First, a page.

*$ 14. * $ 11.
to plunge into self-contradiction both the innocent man who is afraid, and the guilty man who seeks to shield himself; as if contradictions, common enough when men are at their ease, were not likely to be multiplied when the mind is perturbed and wholly absorbed in the thought of seeking safety from imminent peril.” "
(vi) PREVENTION OF CRIMES
Beccaria points out that it is a useless, destructive policy for governments to busy themselves with punishing crimes, and to neglect their prevention. Laws prescribing penalties are wanting in justice if they fail to make the best provisions available in order to prevent the offences they punish. Certain classes of crime are, indeed, more easily preventable than discoverable.
“It is better,” says our author at the close of his treatise, “to prevent crimes than to punish them. This is the chief aim of every good system of legislation, which is the art of leading men to the greatest possible happiness or to the least possible misery, according to the calculations of all the goods and evils of life. But the means hitherto employed for this end are for the most part false and contrary to the end proposed. It is impossible to reduce the turbulent activity of men to a geometrical harmony without any irregularity or confusion. As the constant and most simple laws of nature do not prevent aberrations in the movements of the planets, so, in the infinite and contradictory attractions of pleasure and pain, disturbances and disorder cannot be prevented by human laws. Yet this is the chimera that narrowminded men pursue, when they have power in their hands. To prohibit a number of indifferent acts is not to prevent the crimes that may arise from them, but it is to create new ones from them; it is to give capricious definitions of virtue and vice which are proclaimed as eternal and immutable in their nature. To what should we be reduced if everything had to be forbidden us which might tempt us to a crime? It would be necessary to deprive a man of the use of his senses. For one motive that drives men to commit a real crime there are a thousand that drive them to the commission of those indifferent acts which are called crimes by bad laws; and if the likelihood of crimes is proportioned to the number of motives to commit them, an increase of the field of crimes is an increase of the likelihood of their commission. . . .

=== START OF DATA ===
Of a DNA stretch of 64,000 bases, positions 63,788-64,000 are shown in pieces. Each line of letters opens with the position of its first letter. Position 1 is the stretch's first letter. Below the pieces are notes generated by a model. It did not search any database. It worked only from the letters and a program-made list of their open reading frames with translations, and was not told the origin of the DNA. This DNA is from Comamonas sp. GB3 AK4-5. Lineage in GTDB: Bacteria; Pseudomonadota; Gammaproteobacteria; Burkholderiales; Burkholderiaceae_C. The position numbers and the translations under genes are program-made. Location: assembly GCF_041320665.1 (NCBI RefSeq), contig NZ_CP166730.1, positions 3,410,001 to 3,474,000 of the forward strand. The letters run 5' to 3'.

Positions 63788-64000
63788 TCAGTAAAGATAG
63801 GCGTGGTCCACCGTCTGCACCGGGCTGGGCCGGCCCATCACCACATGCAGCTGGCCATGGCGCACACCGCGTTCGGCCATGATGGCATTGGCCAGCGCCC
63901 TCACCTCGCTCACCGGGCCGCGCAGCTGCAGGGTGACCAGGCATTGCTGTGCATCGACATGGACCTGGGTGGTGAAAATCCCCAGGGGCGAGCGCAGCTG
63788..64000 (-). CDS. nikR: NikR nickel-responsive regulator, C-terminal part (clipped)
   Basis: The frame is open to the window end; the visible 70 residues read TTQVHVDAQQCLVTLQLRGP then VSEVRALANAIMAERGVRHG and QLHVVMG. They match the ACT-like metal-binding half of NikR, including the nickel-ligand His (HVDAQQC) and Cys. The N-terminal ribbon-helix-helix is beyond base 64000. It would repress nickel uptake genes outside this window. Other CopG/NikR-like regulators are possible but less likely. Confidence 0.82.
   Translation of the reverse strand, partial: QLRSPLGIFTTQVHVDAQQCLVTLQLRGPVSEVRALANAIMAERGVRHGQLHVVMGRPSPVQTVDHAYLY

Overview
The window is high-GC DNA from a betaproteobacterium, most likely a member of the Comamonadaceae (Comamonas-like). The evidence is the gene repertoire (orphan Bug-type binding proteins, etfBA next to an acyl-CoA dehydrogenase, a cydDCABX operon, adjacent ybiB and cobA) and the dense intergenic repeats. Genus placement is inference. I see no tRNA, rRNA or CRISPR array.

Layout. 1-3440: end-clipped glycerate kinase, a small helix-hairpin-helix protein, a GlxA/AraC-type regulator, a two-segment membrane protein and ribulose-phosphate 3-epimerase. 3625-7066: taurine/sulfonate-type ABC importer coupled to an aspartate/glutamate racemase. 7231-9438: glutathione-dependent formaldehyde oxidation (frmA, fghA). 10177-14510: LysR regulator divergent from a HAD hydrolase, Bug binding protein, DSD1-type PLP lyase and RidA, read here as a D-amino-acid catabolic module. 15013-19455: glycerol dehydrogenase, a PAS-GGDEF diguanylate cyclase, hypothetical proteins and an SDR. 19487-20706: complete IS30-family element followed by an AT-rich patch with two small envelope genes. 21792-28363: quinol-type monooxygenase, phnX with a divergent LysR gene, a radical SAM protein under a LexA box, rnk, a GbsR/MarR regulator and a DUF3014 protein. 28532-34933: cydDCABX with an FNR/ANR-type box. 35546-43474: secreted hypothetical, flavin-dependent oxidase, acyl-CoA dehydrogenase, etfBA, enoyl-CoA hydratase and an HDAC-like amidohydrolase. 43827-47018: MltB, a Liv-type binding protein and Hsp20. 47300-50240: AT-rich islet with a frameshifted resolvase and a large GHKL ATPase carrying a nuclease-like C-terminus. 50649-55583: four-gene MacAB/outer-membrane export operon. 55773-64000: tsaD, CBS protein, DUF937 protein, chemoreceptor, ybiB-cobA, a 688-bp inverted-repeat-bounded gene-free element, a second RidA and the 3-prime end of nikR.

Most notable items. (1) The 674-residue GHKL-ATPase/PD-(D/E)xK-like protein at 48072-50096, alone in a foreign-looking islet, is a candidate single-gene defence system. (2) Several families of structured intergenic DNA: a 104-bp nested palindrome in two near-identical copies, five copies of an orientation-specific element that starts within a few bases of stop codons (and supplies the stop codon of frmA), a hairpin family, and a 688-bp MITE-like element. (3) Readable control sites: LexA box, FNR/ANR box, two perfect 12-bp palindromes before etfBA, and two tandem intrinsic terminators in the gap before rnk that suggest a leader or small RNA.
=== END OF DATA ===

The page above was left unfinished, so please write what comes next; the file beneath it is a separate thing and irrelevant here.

* $ 12.
“Would you prevent crimes, then cause laws to be clear and simple, bring the whole force of a nation to bear on their defence, and suffer no part of it to be busied in overthrowing them. Make the laws to favour not so much classes of men as men themselves. Cause men to fear the laws and the laws alone. Salutary is the fear of the law, but fatal and fertile in crime is one man's fear of another. Men as slaves are more sensual, more immoral, more cruel than free men; and, whilst the latter give their minds to the sciences or to the interests of their country, setting great objects before them as their model, the former, contented with the passing day, seek in the excitement of libertinage a distraction from the nothingness of their existence, and, accustomed to an uncertainty of result in everything, they look upon the result of their crimes as uncertain too, and so decide in favour of the passion that tempts them. .